How Is WNV Infection Treated?There is no specific treatment for WNV infection. In cases with milder symptoms, people experience symptoms such as fever and aches that pass on their own. In more severe cases, people usually need to go to the hospital where they can receive supportive treatment including intravenous fluids, help with breathing and nursing care.

What Should I Do if I Think I Have WNV?
Milder WNV illness improves on its own, and people do not necessarily need to seek medical attention for this infection though they may choose to do so. If you develop symptoms of severe WNV illness, such as unusually severe headaches or confusion, seek medical attention immediately. Severe WNV illness usually requires hospitalization. Pregnant women and nursing mothers are encouraged to talk to their doctor if they develop symptoms that could be WNV.

What Is the Risk of Getting Sick from WNV?

People over 50 at higher risk to get sick. People over the age of 50 are more likely to develop serious symptoms of WNV if they do get sick and should take special care to avoid mosquito bites.

Being outside means you're at risk. The more time you're outdoors, the more time you could be bitten by an infected mosquito. Pay attention to avoiding mosquito bites if you spend a lot of time outside, either working or playing.

Risk through medical procedures is very low. All donated blood is checked for WNV before being used. The risk of getting WNV through blood transfusions and organ transplants is very small, and should not prevent people who need surgery from having it. If you have concerns, talk to your doctor.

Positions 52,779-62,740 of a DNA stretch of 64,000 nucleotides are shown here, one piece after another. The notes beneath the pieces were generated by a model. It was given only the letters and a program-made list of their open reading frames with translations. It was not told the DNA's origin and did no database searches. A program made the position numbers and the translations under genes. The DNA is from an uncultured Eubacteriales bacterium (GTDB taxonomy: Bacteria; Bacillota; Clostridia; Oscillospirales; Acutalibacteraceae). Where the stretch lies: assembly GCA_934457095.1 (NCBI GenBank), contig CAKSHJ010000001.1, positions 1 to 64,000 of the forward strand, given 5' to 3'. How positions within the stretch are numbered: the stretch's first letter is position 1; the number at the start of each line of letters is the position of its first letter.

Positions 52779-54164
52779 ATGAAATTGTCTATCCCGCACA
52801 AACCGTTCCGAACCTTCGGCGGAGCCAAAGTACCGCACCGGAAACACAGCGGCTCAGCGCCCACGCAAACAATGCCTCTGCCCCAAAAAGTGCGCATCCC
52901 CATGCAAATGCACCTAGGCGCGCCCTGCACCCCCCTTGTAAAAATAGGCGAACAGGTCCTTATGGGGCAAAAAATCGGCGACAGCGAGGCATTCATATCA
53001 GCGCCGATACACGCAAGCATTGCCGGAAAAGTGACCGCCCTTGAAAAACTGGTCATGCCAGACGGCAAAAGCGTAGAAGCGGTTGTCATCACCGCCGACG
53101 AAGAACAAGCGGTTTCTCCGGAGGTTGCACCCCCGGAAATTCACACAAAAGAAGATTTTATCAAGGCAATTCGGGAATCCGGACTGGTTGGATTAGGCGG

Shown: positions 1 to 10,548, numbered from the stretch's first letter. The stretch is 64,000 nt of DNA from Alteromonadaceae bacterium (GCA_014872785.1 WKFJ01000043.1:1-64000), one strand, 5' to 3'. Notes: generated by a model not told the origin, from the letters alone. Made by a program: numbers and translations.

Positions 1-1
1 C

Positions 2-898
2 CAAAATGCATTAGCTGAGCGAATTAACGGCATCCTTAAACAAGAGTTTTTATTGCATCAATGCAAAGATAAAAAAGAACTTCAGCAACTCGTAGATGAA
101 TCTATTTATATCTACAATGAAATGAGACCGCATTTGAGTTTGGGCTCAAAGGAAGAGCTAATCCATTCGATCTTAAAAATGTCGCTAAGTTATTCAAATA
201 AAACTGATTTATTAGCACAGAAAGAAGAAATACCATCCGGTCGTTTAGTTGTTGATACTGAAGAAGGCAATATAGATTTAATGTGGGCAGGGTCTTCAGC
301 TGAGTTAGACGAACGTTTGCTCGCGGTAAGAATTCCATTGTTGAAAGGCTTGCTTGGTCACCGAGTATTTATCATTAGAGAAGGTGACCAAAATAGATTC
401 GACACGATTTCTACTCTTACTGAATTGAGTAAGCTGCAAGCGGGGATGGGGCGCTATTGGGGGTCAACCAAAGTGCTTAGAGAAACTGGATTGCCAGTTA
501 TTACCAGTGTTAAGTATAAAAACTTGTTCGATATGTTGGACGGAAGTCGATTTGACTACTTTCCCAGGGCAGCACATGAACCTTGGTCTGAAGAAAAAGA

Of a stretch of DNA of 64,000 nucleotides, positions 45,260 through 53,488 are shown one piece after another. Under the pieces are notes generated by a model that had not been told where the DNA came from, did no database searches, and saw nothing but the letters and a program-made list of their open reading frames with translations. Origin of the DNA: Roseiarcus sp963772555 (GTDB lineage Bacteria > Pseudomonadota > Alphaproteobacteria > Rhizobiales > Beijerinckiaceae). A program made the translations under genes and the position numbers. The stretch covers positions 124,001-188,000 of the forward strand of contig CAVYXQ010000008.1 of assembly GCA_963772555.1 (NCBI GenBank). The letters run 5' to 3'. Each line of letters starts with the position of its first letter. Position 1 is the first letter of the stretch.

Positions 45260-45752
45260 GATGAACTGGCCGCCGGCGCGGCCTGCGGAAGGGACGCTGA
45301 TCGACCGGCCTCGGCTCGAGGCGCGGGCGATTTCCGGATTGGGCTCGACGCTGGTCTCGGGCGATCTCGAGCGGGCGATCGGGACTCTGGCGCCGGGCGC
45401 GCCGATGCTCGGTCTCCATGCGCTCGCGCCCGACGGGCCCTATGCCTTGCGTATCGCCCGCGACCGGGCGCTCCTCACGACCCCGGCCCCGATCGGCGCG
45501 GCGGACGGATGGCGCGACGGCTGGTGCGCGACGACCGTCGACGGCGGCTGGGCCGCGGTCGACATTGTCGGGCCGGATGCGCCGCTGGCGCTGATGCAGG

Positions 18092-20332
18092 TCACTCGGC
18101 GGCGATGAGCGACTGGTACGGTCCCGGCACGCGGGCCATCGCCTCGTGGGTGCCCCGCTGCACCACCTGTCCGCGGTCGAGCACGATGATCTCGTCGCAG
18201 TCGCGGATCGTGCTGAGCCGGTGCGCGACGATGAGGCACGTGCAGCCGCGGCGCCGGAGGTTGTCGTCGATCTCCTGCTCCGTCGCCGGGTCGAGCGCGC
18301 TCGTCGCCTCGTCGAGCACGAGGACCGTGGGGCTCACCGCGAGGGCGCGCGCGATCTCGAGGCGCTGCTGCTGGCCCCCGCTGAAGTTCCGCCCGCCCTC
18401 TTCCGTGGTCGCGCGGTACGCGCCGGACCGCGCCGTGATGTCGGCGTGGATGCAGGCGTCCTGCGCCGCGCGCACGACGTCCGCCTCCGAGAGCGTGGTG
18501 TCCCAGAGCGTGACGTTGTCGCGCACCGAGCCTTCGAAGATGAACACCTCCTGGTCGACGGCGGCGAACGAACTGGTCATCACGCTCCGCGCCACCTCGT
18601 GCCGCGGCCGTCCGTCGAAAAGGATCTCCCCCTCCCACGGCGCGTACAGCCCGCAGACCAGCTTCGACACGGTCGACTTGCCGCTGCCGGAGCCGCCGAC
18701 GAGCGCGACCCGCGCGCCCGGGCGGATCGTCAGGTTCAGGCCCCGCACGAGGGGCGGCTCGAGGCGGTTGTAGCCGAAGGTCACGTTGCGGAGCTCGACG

Pregnancy and nursing do not increase risk of becoming infected with WNV. The risk that WNV may present to a fetus or an infant infected through breastmilk is still being evaluated. Talk with your care provider is you have concerns.

What Is the CDC Doing About WNV?
CDC is working with state and local health departments, the Food and Drug Administration and other government agencies, as well as private industry, to prepare for and prevent new cases of WNV.

Some things CDC is doing include:

Coordinating a nation-wide electronic database where states share information about WNV

Helping states develop and carry out improved mosquito prevention and control programs

Developing better, faster tests to detect and diagnose WNV

Creating new education tools and programs for the media, the public, and health professionals

Opening new testing laboratories for WNV

What Else Should I Know?

If you find a dead bird: Don't handle the body with your bare hands. Contact your local health department for instructions on reporting and disposing of the body.

For more information call the CDC public response hotline
at (888) 246-2675 (English), (888) 246-2857 (Espaņol), or (866) 874-2646 (TTY)




Medical Information
It is not the intention of Raptor-Pack to provide specific medical advice but rather to provide users with information to better understand their health and their diagnosed disorders. Specific medical advice will not be provided, and Raptor-Pack urges you to consult with a qualified physician for diagnosis and for answers to your personal questions and specific medical advice


Wave

Hug

Diane



"I'd rather regret something I did, than regret never doing it at all"